Between the Mary and the anti-Mary, we have Magdalene, an incarnation of each of us, who far too often vacillate between good and evil, seeking to secure our own comfort and safety, unwilling to sit back and quietly repeat after Mary, ‘Behold the handmaid of the Lord.’

Due to the nature of life at court, and Magdalene’s forays into sexuality, viewer discretion is advised.

During the depiction of the Passion of Christ, the narrative stays close to Mary, paying more attention to her pain and suffering than Jesus’, intent on keeping a focus on the swords piercing her heart, and her dogged grip on hope despite the storms.

Interestingly, the film highlights the goodness of God and the self-sacrificing kindness of Christ by setting up an antithesis in Herod and his son, Antipatas. As an inverse God the Father, Herod is power-hungry and violent, repeating the tragedy of Egypt’s Slaughter of the Innocents to preserve his position. Antipatas, son of the king, is portrayed to look like Christ, but he is an inverse Christ. He is rich and lustful, deflowering Magdalene, and courting the favors of Rome.

Whereas God loved us so much that He sacrificed His only-begotten Son to save us, when Herod is informed that an innocent Antipatas is behind an assassination plot and power-grab, he executes his son.

An Insane Hope

Giacomo Campiotti, known for his previous films of BAKHITA, DOCTOR ZHIVAGO, ST. GIUSEPPE MOSCATI, and Francesco Arlanch (RESTLESS HEART, PIUS XII, POPE JOHN PAUL II), have carefully tapped into an aspect of Mary that isn’t generally portrayed, and that is her hope.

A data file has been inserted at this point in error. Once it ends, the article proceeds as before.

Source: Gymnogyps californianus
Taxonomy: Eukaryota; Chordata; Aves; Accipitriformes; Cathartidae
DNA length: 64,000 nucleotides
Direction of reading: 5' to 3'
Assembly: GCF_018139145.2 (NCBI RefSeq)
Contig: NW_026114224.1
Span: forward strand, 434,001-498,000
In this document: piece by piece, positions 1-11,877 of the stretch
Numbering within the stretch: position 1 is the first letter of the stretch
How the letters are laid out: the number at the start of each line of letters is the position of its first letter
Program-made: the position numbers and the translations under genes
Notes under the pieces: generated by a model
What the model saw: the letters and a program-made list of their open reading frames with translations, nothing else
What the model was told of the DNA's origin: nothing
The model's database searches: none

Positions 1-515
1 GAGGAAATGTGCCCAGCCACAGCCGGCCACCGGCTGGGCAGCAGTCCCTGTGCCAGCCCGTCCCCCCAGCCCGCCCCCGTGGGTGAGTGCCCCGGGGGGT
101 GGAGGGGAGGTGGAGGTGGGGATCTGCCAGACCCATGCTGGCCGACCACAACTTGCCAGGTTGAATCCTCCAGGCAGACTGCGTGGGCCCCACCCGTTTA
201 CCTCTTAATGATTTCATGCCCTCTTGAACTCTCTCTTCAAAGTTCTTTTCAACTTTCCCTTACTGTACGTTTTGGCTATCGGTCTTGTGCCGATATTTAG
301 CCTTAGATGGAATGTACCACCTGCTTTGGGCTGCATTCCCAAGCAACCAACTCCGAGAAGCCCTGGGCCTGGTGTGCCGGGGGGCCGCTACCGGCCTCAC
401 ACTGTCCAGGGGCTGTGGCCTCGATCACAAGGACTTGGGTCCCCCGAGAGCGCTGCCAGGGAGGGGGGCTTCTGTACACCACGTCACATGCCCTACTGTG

Before the Incarnation, Mary is a young woman, betrothed to Joseph, shy in courtship and eager for marriage. Her identity and dignity is wrapped up in her relationship with God. After the Incarnation, the joy that floods from her eyes and smile is contagious. And throughout the film, even with piercing pain, she holds onto the hope that God offers her, especially in circumstances that many of us would find insane.

Update: In the Q&A titled When were Joseph and Mary Married?, Catholic Answers’ Tim Staples shows how the word ‘betrothed’ means something different today than it did then. Unlike the film’s portrayal, where Mary is depicted as pregnant before her wedding to Joseph, she and Joseph were already married. Her vow to refrain from marital intimacy is what prompted her response to the angel, “How, since I know not Man?” There is no divorce when you’re just engaged.

The Production of the Film

Prepare to enjoy not just a heart-warming portrayal of the Mother of God, but also the world in which she lives. ‘Mary of Nazareth‘ is set against a realistic backdrop of authentic locations throughout Europe, creating a world that is both believable and inviting.

From Mary and Joseph’s wedding ceremony, to the thrilling vista of Jerusalem in its glory, to the day-to-day living in their Nazarene home, life is colorful, beautiful and full of detail. Unlike the trend in many historical films to date, where the further back in the past you go, the dirtier and grungier cultures get, ‘Maria di Nazareth’ reminds us that in every age, the human spirit desires beauty and a fulfilling life, and does what it can to express that.

Also, listen for the score; Guy Farley has written a beautiful and touching series of pieces that underscore the reverence and beauty with which Mary is treated.

Visit www.maryfilm.com, by Ignatius Press.

Have you seen the film? Any thoughts and hopes going in? Any special thoughts after seeing it?